Nick graduated in Spring 2012 and within a couple of days, we’ll hand over the reins to our new student bloggers for the Fall 2012 semester. Until then, here’s one of the top posts from last semester.  This is Part 3 of 6 of the “Getting Involved” series of posts.  Whether you’ve read this particular post or not, we hope you will find it helpful and useful. We’re excited to share it with you again!  And be on the look out for a flurry of new posts from our new bloggers!

 

Getting Involved

This is post three of a six part series about involvement on campus. Part one discussed why I got involved, part two explained why I didn’t get involved sooner, part three touches on the opportunities available through being involved, part four talks about leadership experience, part five explains how to go about getting involved and briefly what it takes up front and part six are my thoughts going forward for post graduation involvement.

Getting Involved; Part 3: New Opportunities

The context in which I’m drawing on my experience is in reference to business organizations, versus overall general involvement. Although the principles I’m going to touch upon can be applicable to things such as athletics or fraternities in some instances and not just limited to academic organizations.

Through joining AMA and CSAB it provided me with great opportunities to easily make new friends built on a foundation of common interest. Some of the friendships I’ve developed in these organizations carry on even though lots of my friends graduated in May 2011. I still keep in contact, still see these people in a social setting, and see them in professional settings as well. The connections I’ve developed extend beyond the walls of this college or any graduation date.

Another essential opportunity is one for professional networking. Anyone in business will tell you that networking is extremely important to anyone at any point in their career, especially college students. Aside from networking with your peers you have the opportunity to meet professionals from various industries. You can learn about marketing in the social media realm, the retail sector, the insurance world, etc. With today’s technology it makes it even easier to keep these people as contacts through platforms like LinkedIn. Because of my involvement with these organizations there are recruiters, sales managers, or sales representatives from various companies that now know my face and name. They don’t hesitate to stop me and chat if they see me at College of Business or marketing department functions.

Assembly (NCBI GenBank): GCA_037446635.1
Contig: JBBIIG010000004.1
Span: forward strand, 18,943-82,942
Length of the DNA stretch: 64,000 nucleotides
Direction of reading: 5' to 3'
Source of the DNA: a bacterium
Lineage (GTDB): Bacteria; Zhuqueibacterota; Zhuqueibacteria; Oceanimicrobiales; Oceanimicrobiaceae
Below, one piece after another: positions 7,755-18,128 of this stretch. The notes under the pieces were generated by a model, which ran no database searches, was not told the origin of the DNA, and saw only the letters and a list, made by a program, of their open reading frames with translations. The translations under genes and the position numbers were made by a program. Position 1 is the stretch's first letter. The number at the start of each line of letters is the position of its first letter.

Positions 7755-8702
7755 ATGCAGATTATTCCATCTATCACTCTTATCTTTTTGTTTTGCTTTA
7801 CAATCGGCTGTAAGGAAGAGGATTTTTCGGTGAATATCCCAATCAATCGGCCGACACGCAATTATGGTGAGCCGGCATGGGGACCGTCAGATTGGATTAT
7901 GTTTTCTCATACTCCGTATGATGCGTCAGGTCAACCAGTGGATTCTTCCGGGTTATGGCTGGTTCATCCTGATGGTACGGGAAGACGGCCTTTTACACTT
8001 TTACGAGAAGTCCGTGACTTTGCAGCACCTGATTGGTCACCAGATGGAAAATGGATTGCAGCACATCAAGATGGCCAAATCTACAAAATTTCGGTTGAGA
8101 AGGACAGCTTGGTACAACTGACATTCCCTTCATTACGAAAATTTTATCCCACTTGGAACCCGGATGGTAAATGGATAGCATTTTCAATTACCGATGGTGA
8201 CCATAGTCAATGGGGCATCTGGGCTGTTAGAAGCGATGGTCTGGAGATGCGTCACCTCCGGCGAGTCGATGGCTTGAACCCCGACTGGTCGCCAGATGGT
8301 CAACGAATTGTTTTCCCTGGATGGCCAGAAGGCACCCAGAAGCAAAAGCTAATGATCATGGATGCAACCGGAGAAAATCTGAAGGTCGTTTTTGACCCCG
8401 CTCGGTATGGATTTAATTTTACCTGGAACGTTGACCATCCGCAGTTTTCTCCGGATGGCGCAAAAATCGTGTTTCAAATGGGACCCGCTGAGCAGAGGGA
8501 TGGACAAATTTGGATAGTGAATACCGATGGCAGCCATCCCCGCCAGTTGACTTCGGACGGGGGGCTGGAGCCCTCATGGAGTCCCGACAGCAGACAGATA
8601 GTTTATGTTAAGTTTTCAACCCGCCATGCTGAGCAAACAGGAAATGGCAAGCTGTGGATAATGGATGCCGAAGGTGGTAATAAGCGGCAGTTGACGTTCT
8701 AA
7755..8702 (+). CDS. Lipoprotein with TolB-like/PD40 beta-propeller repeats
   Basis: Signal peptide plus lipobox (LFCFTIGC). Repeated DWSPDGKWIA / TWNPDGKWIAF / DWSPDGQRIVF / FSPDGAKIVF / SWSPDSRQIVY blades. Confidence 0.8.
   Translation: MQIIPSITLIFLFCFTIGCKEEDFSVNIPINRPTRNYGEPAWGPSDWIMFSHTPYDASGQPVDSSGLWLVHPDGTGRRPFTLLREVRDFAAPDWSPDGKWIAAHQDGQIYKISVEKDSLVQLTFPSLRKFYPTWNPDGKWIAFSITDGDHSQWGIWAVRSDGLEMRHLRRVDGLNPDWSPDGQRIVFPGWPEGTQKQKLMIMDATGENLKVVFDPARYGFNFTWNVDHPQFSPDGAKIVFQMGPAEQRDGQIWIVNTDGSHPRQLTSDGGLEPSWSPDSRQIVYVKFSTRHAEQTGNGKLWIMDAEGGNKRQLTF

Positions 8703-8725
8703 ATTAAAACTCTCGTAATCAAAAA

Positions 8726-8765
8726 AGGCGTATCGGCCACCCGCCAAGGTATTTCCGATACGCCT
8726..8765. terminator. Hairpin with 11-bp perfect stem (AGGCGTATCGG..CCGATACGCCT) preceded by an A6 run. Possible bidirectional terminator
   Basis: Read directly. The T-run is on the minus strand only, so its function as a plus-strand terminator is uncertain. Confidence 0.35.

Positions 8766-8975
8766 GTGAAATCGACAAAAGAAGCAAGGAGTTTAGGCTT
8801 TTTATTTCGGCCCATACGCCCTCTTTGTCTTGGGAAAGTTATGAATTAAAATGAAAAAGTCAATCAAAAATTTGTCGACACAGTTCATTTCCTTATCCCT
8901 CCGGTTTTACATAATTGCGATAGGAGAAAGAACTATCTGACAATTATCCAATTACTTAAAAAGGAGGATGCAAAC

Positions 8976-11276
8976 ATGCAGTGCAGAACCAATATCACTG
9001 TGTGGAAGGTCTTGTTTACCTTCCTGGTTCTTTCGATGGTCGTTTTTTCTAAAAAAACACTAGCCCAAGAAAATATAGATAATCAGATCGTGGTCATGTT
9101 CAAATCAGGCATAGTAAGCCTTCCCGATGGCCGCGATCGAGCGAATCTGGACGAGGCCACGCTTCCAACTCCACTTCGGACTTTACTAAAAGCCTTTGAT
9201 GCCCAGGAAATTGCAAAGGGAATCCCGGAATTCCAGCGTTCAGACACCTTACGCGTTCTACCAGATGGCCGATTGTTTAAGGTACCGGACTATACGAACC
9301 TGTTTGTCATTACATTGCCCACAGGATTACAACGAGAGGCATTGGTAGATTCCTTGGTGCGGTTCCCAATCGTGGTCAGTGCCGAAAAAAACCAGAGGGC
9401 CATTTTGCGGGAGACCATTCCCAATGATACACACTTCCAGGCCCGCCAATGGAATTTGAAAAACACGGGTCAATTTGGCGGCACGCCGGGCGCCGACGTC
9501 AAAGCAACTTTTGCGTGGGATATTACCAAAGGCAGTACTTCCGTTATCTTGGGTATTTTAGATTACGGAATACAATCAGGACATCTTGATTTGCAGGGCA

This wouldn’t be possible had I not been involved and networked to the best of my ability with whom I’ve had access to. Down the line you never know if you’ll end up working for this individual, using the people you’ve met as referrals or doing business with them in the future. I’ve learned that people hire or do business with someone they know and like. It sort of pays homage to the saying “It’s not what you know it’s who you know.” Pair great networking abilities/opportunities with the tools and skills learned at the NIU College of Business and you have two huge components in setting yourself up for success down the road.

To conclude this section I’d like to share a story that perfectly illustrates everything I’ve discussed so far. As President of the Collegiate Sales Advisory Board it is one of my responsibilities to meet once a semester with the sales faculty, marketing department chair, occasionally the Dean of the College of Business and anywhere from 20 – 30 representatives from different national and worldwide companies that make up the Sales Advisory Board. The purpose of the Sales Advisory Board is for companies and faculty to collaborate on improving the sales program and making sure the curriculum being taught and certifications earned, are directly applicable in the real world.

I interviewed during the fall with a company that sits on the Sales Advisory Board. Going a step further, I interviewed with the actual representative himself, not of the companies recruiters. Somewhere along the line whether it was my interview or my online personality test results, they decided not to invite me in for a second interview. Nearly a month later, this individual and I are at the Sales Advisory Board meeting and I’m on the agenda to discuss CSAB’s activities as well as providing insight on discussion of where our sales program is headed for the future. After a couple of hours we break for lunch and the individual I previously interviewed with asked me to step outside with him. He then told me that he was extremely impressed with how I handled myself in front of a room full of sales executives and faculty from my school. He then told me that they have people going to final interviews a week or two later and he’d like me to be there. He even arranged (minutes after talking to me) the second interview for me to complete which was clearly just a formality. I interviewed well at their final interview event and a day later he called me himself with my job offer. I can firmly say that had I not been president with the responsibility to represent the students of my program, I would have been just another person viewed as not being a good fit for that company. My involvement directly correlated to me getting a job six months prior to my graduation date.

What opportunities have come your way through being involved?? Share below!

In my next post, part 4, I talk about the leadership experience gained through being involved. Stay tuned!

Getting Involved: Part 2 of 6